Although the NHIS uses different age groups than the NHSDA, results of both surveys showed that younger people smoke at a higher rate than older people. Figure 5.5 shows that those aged eighteen to forty-four were slightly more likely than those aged forty-five to sixty-four to smoke. The rate of smoking in the sixty-five and over age group was dramatically lower than in either of the two younger groups. Men in all age categories were more likely than women in the same age group to smoke.

Also, like the NHSDA, the NHIS found that the prevalence of current smoking was highest for whites (21.8% in 2004) among various races/ethnicities. African-Americans were slightly less likely to smoke, with the prevalence of smoking in this group at 20.3% in 2004. Hispanics were the group least likely to smoke; prevalence of current smoking among them was 13%. (See Figure 5.6.)


The Gallup Organization has also observed a decline in the use of cigarettes. In 1954 nearly one-half (45%) of those asked indicated they had smoked within the last week; the proportion dropped to one-quarter (25%) as of July 2004. (See Figure 5.7.) For more than two decades, the Gallup Organization has polled smokers on how many cigarettes they smoke each day. In 2004, 52% reported that they smoked less than one pack per day; 33% reported smoking one pack a day; and 14% said they smoked more than one pack a day.


Soldiers throughout the past two centuries have smoked to calm their fears, fight fatigue, or pass the time. During the Revolutionary War (1775-83) George Washington is said to have urged those on the home front, "If you can't send money, send tobacco." Cigarettes were shipped to soldiers overseas in

Time periodTime period
LifetimePast yearPast monthLifetimePast yearPast month
Demographic characteristic200020012000200120002001200220032002200320022003
26 or older70.771.527.427.324.224.273.773.628.527.625.224.7
Hispanic origin and race
Not Hispanic or Latino67.968.829.529.525.425.470.870.430.629.826.426.0
    Black or African American54.956.226.727.523.323.958.758.629.428.825.325.9
    American Indian or Alaska Native72.872.245.742.442.338.079.971.845.
    Native Hawaiian or other Pacific Islander*53.9*30.2*27.7*55.0*38.6*33.1
    Two or more races62.368.436.135.632.331.174.571.038.835.435.030.7
Hispanic or Latino54.053.926.125.620.720.957.156.828.526.523.021.4
*Low precision; no estimate reported.

World War I (1914-18) and World War II (1939-45). Images of soldiers during the conflicts in Korea (1950-53) and Vietnam (1955-75) feature service personnel with cigarettes prominently extended from their mouths. In 1975, however, authorities stopped including cigarettes in the K-rations and C-rations issued to soldiers and sailors. Effective April 8, 1994, the U.S. Department of Defense banned smoking in all military workplaces. In 1996 the Pentagon ended a subsidy that made tobacco products cheaper at military commissaries (grocery stores).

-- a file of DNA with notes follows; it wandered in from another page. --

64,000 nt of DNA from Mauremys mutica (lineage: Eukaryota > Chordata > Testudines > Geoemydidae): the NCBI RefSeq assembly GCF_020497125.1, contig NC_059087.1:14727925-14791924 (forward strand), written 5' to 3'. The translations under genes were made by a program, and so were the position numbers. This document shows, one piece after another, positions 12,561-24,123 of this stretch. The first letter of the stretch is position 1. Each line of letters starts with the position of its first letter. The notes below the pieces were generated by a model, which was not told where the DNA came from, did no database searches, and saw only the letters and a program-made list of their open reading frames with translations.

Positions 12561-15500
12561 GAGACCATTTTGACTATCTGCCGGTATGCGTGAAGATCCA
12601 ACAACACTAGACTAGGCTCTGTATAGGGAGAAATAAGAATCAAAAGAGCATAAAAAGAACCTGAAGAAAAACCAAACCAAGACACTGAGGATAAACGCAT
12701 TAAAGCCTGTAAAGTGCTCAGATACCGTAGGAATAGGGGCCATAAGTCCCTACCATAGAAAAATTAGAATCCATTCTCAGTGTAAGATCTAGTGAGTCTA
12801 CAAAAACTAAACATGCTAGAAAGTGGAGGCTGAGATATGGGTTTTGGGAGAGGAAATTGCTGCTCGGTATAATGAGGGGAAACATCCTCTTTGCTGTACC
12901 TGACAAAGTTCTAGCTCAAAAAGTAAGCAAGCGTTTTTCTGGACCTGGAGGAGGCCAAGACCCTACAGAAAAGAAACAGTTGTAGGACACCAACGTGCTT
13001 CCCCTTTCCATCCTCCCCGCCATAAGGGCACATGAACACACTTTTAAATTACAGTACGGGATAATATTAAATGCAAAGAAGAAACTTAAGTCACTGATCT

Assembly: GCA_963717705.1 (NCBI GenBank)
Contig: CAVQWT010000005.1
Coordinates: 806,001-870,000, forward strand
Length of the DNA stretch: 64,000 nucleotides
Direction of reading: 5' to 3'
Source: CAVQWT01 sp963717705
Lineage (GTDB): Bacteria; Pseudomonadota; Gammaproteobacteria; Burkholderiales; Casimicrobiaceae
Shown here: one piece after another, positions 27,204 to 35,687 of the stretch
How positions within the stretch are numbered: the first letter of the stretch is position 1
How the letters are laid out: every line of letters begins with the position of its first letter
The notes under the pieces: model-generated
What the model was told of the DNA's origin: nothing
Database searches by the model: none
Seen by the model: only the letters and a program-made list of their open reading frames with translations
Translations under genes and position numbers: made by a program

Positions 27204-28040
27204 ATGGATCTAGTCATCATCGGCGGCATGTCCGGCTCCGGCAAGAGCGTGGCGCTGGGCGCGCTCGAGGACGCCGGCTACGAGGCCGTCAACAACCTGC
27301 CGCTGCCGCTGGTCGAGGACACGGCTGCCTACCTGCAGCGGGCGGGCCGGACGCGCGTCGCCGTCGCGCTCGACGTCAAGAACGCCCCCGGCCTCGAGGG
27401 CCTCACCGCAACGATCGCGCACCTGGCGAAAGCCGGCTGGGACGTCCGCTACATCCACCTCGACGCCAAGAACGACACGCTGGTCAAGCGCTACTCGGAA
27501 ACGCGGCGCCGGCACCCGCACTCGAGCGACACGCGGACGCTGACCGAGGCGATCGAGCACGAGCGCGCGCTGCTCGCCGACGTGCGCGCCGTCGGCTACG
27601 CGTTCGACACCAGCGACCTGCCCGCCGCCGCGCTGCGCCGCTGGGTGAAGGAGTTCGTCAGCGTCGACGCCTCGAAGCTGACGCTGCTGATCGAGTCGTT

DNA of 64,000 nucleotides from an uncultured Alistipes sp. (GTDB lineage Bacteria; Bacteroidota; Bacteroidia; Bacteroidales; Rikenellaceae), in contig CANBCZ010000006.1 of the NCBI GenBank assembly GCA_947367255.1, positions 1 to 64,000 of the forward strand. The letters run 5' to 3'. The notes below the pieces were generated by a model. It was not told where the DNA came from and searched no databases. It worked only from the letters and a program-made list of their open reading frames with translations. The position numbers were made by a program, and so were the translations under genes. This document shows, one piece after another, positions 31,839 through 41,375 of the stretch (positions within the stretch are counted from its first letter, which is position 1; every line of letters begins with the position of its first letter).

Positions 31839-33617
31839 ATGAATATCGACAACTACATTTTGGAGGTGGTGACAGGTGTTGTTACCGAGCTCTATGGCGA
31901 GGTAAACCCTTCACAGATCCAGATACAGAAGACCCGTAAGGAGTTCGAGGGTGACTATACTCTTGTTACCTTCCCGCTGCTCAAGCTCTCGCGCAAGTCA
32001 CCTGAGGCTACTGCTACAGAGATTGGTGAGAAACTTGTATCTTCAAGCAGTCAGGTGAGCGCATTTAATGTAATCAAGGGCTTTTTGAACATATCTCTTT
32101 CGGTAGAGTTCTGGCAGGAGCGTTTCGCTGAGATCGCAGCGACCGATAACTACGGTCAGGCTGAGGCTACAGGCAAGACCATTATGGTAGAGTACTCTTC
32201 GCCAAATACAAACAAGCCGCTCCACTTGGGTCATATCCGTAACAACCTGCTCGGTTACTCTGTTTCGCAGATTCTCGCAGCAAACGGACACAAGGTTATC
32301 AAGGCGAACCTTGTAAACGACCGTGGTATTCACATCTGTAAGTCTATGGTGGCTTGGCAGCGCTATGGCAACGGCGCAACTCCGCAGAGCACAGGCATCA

Cigars, Pipes, and Other Forms of Tobacco

According to the 2003 NSDUH (published in 2004), 3.3% (7.7 million) of those age twelve and older were current users of smokeless tobacco (chewing tobacco or snuff), and 5.4% (12.8 million) were current users of cigars. These numbers were up from previous years.

According to the Department of Agriculture, U.S. smokers consumed an estimated 3.8 billion large cigars in 2002, or eighteen cigars per person age eighteen and over. (See Figure 5.8.) This is significantly higher than 1993, when U.S. consumers smoked 2.1 billion large cigars.

Youths remain a significant portion of the tobacco-consuming population. The 2003 Youth Risk Behavior Survey, a component of the Youth Risk Behavior Surveillance (Morbidity and Mortality Weekly Report, May 21, 2004), revealed that 27.5% of high school students reported being current users of some form of tobacco. (See Table 5.2.) Male students used cigars at approximately twice the rate of female students (19.9% vs. 9.4%). Among high school students, whites were the most likely to use smokeless tobacco. Whites and African-Americans had similar rates of cigar use, at 15.1% and 15.0% respectively.

Kreteks, or clove cigarettes, and bidi cigarettes are popular with some American youth. Most clove cigarettes are manufactured in Indonesia. They have been exported into the United States since 1968 and contain approximately 40% ground cloves and 60% tobacco with added clove oil. Clove cigarettes are rolled tighter than regular cigarettes and deliver, on average, twice as much tar, nicotine, and carbon monoxide as do moderate tar-containing American cigarettes. (Tars are sticky, cancer-causing substances similar to road tar. Carbon monoxide reduces the blood's ability to carry oxygen.)

Bidis are small, strong-smelling, flavored brown cigarettes, wrapped in leaves much like cigars. They are produced in India and other Southeast Asian countries and were not widely used in the United States until the mid-1990s. Bidis produce approximately three times the amount of carbon monoxide and nicotine as American cigarettes, and about five times the amount of tar.

The 2003 Monitoring the Future: Overview of Key Findings reports that 2% of eighth graders, 3.8% of tenth graders, and 6.7% of twelfth graders used kreteks within the year before they were surveyed for the study. These numbers have decreased for all three age groups since 2001. The findings regarding bidi cigarettes are similar. In 2003, 2% of eighth graders, 2.8% of tenth graders, and 4% of twelfth graders used this form of tobacco—much smaller percentages than in 2000.